Apparently, this sign on Broad St. in Keyport, NJ, is for the drivers who don't see Raritan Bay in the distance.

Many old highway bridges in New Jersey bear markings such as this displaying the road's pre-1953 number, but this one goes all the way back to the earliest numbering system in New Jersey, instituted in the 1920s. Route 12 ran from Paterson to Phillipsburg, parallelling the present-day US 46 and NJ 57. Some segments of the old road that did not become part of the new are still in use, such as Fairfield Rd. in Fairfield and this section of Old Bloomfield Ave. in Montville Township (Pine Brook).

This old cross buck on Fort Dix St. in Pemberton, NJ, most likely would have been taken down when the tracks were removed but for the survival of the North Pemberton railroad station (out of the picture to the right) as a museum.

This old directional in Warwick, MA, has been well preserved. I don't know how old it is.

These signs stood within several blocks of each other in Newton, NJ, although only the third remains. All the signs guide US 206 traffic (and before it, NJ 31 and NJ S31 traffic) through Newton. The middle sign was on the town square, marking the current alignment of US 206. It has been replaced with a conventional white on green sign, although mileage has been retained. The other two probably marked an earlier alignment, possibly of the predecessor state routes, through the town. The first stood at Spring and Madison Sts., while the third still stands at Sparta Ave. and Spring St. I have seen other old photographs showing embossed signs without mileage, but I am not sure why this was done.

Unlike New Jersey, where old signs are generally found on alignments no longer used by the state highway, in New York many, such as this pair in Cazenovia on US 20, can be found on alignments still in use. The historical marker on the left points toward the site of Samuel de Champlain's attack, allied with the Huron Indians, on the Iroquois stronghold at Oneida Castle in 1615.

These signs on Cooperstown's Main Street have seen many inductions into the Baseball Hall of Fame up the street since they were installed. The NY 28 sign should properly have a "TO" banner since it veers off to the north and west before reaching the center of town.


Bully! Theodore Roosevelt was vacationing at Camp Tahawus in the Adirondacks when word reached him that William McKinley, recuperating from his shooting in Buffalo, had taken a turn for the worse and was sinking fast. Roosevelt raced by horseback and stagecoach to North Creek, where a train sped him to Buffalo, but he arrived 13 hours after McKinley died. NY 28N follows Roosevelt's trail to North Creek. A roadside monument marks the approximate spot where Roosevelt became President. Roosevelt had been called to Buffalo when McKinley was shot, but had returned to Tahawus because McKinley seemed to be recovering and Roosevelt did not wish to appear to be waiting for him to die. Mount Marcy, the highest peak in the Adirondacks, is nearby.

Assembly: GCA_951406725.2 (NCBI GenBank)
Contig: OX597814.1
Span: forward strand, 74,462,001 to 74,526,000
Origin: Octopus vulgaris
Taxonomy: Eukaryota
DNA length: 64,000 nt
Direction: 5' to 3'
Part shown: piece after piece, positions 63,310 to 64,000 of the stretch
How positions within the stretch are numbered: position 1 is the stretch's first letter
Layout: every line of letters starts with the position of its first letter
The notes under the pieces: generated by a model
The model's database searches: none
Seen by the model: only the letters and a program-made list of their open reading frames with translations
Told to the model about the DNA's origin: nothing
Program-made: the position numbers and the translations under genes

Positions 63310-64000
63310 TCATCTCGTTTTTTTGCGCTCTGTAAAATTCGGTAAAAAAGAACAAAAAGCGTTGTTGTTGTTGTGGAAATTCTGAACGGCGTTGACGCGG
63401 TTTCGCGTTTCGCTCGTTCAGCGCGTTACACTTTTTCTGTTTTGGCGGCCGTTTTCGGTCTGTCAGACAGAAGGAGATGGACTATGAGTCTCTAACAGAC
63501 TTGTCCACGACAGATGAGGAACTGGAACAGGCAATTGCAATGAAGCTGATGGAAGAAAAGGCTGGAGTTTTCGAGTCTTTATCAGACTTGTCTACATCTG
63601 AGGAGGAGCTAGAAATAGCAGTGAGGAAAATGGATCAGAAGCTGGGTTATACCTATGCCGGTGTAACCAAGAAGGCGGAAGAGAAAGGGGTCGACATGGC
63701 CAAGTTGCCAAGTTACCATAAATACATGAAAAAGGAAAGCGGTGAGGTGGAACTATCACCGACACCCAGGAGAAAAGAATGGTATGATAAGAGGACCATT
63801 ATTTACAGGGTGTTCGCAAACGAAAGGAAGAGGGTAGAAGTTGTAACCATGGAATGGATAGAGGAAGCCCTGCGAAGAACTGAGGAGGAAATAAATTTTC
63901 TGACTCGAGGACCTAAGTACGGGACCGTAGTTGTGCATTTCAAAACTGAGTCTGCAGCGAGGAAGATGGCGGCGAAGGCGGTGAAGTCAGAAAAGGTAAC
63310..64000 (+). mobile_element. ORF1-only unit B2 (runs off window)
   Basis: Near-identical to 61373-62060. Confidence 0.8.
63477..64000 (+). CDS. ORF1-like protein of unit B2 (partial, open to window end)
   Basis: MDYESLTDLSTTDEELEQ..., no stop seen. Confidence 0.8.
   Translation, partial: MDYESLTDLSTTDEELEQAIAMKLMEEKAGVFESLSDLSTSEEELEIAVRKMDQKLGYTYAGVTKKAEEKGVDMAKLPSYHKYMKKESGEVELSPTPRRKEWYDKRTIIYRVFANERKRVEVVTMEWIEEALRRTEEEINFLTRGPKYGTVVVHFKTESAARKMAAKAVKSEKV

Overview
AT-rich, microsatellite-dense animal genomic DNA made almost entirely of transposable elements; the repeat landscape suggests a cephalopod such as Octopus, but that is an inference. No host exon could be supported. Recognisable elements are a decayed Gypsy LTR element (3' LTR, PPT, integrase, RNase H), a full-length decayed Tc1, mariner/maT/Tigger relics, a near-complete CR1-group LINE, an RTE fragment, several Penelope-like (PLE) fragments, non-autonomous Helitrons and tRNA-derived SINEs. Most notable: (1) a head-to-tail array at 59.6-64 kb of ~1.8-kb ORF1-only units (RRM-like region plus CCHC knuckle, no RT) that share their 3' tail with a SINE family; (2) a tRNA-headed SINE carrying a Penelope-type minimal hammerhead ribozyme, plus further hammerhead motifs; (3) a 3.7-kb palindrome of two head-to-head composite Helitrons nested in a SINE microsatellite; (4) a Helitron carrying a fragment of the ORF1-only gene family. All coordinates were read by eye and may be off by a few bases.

For years, I stopped at this light at the corner of Valley and French Hill Rds. in Wayne, NJ, and wondered when someone in the county highway department would realize that the arrow pointed right (properly), not left. Apparently, they never did, because the sign remained until this signal was removed and a new right-turn signal installed on the other side of the right-turn lane during a mid-2000s intersection overhaul.

"28 miles from New York" proclaims this milestone on Broadway in Sleepy Hollow (formerly North Tarrytown), NY. The stone is apparently sinking as the mileage is only half visible.

Tradition has it that the town of Mineral Point, WI, was originally called Shake Rag because at meal time the wives of the Cornish lead miners would shake white cloths to let their husbands working the mine windlass know that it was time to come home to eat.

Many early traffic signals were placed in the center of the intersection, replacing the police boxes that had been used. As traffic increased, they became an obstruction and were moved either to corners or overhead. This signal in Canajoharie, NY, has survived into the 21st century. It is on NY 10 at the bottom of a long hill, typical of approaches to Mohawk Valley towns from the south.

Near Chittenango Falls State Park stands this old welcome sign on northbound NY 13.

In addition to the standard directionals with three or four destinations, New York also used single-destination signs that resembled street-sign blades. This pair is in the hamlet of East Durham on NY 145. Unfortunately, someone has turned them in the wrong direction.

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